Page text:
You have probably heard of the Milgram Experiment. Stanly Milgram wanted to see how obedient ordinary people were to authority figures. So he got participants to sign up for an experiment on learning.
The unwitting participants were given control over an electric shocker. The nodes were hooked up to an actor who the participants thought was also a random participant. The participant was supposed to deliver a shock everytime the actor got a question wrong, but there wasn’t really any electricity. The experiment was to see if the participant would continue delivering electric shocks to the point of harm, just because a man in a lab coat told them to continue.
And they did. Milgram wrote:
I set up a simple experiment at Yale University to test how much pain an ordinary citizen would inflict on another person simply because he was ordered to by an experimental scientist.
Stark authority was pitted against the subjects’ [participants’] strongest moral imperatives against hurting others, and, with the subjects’ [participants’] ears ringing with the screams of the victims, authority won more often than not.
The extreme willingness of adults to go to almost any lengths on the command of an authority constitutes the chief finding of the study and the fact most urgently demanding explanation.’
But it turns out, this doesn’t just happen in set up experiments. It is also happening in American courtrooms.
Some suspects are fitted with electric shock vests at trials if they are deemed a flight risk or risk to others. But the shocks are supposed to only be used in case of an emergency.
A judge used the shock vest on one subject who refused to answer his questions. But did the judge issue the shocks himself? No. He ordered the bailiff to do so. And of course, the bailiff complied.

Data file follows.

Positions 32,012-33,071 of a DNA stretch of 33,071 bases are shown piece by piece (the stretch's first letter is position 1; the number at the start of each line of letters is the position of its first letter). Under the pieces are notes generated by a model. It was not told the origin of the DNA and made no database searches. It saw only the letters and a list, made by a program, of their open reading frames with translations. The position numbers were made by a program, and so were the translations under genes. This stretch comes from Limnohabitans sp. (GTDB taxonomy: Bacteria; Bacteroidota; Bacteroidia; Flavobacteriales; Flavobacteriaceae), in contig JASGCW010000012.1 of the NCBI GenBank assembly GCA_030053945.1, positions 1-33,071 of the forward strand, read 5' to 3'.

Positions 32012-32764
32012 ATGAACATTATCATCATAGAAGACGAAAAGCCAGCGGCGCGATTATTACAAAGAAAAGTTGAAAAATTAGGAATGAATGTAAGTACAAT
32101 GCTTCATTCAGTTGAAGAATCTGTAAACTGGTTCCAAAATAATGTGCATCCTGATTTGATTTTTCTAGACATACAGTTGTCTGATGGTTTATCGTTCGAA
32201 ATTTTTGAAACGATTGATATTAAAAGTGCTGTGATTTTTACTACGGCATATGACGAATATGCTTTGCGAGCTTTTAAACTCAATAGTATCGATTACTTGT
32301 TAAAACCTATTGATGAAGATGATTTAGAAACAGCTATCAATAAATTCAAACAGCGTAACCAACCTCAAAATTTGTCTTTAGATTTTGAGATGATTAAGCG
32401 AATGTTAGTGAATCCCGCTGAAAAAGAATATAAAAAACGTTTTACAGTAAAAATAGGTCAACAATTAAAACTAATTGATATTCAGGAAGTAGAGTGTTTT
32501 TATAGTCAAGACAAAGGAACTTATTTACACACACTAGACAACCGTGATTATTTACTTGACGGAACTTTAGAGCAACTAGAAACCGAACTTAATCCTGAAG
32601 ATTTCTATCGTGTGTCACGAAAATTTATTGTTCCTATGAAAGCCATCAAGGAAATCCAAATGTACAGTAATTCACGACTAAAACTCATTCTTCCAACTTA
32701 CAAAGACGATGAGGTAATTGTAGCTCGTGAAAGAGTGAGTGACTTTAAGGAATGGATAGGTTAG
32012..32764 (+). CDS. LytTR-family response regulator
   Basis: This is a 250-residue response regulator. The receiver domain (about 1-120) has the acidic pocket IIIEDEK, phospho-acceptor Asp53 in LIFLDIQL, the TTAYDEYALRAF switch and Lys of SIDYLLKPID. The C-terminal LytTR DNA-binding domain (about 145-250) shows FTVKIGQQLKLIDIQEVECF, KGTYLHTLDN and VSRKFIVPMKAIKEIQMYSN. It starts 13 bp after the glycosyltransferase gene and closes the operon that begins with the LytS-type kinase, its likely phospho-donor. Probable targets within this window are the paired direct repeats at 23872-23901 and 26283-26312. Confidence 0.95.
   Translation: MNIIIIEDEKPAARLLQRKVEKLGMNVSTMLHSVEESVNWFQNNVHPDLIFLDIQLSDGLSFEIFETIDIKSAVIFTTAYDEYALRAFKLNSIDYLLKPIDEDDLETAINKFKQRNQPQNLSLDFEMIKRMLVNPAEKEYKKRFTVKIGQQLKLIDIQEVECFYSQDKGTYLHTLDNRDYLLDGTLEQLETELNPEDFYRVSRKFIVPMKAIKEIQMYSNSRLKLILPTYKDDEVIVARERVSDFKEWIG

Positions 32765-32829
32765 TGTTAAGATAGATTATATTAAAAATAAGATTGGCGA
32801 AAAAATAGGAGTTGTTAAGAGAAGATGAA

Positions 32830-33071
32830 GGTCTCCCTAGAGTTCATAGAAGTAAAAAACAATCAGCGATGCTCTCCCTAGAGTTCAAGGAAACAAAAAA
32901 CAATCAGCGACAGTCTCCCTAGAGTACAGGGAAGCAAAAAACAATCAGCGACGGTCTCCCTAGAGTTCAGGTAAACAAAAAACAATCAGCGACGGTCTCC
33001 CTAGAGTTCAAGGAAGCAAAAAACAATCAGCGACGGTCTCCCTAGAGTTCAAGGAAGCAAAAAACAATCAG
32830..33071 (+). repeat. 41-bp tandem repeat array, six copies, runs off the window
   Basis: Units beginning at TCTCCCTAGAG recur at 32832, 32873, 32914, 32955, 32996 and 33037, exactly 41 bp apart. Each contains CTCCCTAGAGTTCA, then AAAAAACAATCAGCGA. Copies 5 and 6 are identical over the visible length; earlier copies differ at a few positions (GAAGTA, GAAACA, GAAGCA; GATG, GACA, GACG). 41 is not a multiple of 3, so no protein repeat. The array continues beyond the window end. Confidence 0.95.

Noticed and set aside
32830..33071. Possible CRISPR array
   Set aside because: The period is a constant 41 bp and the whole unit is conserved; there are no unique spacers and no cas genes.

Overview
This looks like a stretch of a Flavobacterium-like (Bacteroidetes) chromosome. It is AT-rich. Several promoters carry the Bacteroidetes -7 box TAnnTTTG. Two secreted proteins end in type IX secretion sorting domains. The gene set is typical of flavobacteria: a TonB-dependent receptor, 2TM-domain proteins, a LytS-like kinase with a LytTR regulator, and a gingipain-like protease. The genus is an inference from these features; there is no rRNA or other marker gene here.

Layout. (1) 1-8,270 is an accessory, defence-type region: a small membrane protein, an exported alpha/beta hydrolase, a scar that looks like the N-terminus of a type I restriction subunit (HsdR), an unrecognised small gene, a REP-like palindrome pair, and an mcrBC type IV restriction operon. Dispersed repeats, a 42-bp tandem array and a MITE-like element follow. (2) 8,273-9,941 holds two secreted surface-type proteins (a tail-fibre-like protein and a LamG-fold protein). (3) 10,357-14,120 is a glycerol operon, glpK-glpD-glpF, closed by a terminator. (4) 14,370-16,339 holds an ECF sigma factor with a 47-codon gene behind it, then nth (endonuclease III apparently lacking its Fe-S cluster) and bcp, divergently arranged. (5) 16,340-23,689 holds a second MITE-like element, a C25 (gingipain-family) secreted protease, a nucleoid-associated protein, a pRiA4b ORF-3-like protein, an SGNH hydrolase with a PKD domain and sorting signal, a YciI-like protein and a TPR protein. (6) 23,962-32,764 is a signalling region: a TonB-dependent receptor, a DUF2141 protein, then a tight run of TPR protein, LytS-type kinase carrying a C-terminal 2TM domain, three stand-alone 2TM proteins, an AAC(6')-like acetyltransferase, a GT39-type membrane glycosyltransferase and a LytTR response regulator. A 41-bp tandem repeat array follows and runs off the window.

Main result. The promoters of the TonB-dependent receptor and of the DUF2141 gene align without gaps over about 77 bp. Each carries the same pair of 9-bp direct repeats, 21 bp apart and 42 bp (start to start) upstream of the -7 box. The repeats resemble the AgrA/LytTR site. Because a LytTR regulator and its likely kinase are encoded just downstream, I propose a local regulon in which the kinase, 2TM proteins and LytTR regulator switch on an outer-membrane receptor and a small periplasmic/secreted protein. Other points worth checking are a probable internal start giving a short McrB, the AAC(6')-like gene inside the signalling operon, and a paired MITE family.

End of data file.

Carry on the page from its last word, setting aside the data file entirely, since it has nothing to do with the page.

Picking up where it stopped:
Gallagher ordered a bailiff to administer the electric shocks on the first day of his trial. When Gallagher asked Morris for his plea, guilty or not guilty. Morris refused to answer the question…
When Morris continued to talk, Gallagher instructed the bailiff to activate the stun belts around Morris’ legs.
Gallagher asked Morris twice more if he was going to follow the rules. When Morris did not provide a plea, Gallagher said to the bailiff, “Hit him,” according to the appeals court ruling.
The bailiff pressed the button that was to send the electric shock through Morris’ body. Gallagher asked him again if he was going to comply. Morris told him he had a history of mental illness. Gallagher ordered another shock.
“Hit him again,” Gallagher said.
When Morris contended he was being “tortured” for seeking a recusal, Gallagher, according to the appeals court, ordered the bailiff to do it again: “Would you hit him again?” …
The appeals court said that 50,000 volts can have cognitive impairment effects on a defendant. Morris’ condition after the three shocks was not reported in the court’s opinion, however…
After enduring the 50,000-volt shocks, Morris was apparently too scared to return to the courtroom and actually did not attend the remainder of his own trial. He appealed his conviction, alleging Gallagher violated his constitutional rights by repeatedly shocking him for failing to answer questions while showing no signs of becoming violent or being a flight risk.
The Texas Eighth Court of Appeals in El Paso handed down its ruling on Feb. 28. Texas Lawyer first reported the ruling Tuesday. The ruling said judges are not permitted to shock defendants who won’t answer questions or don’t follow the court’s rules of decorum.
“While the trial court’s frustration with an obstreperous defendant is understandable, the judge’s disproportionate response is not. We do not believe that trial judges can use stun belts to enforce decorum,” Justice Yvonne T. Rodriguez said of Gallagher’s actions in the court’s opinion.
“A stun belt is a device meant to ensure physical safety; it is not an operant conditioning collar meant to punish a defendant until he obeys a judge’s whim. This Court cannot sit idly by and say nothing when a judge turns a court of law into a Skinner Box, electrocuting a defendant until he provides the judge with behavior he likes,” Rodriguez wrote.
Milgram originally carried out the study to try to understand why Nazis had been so compliant in committing atrocities during WWII.
The fact that this is happening currently in American courtrooms is not a good sign.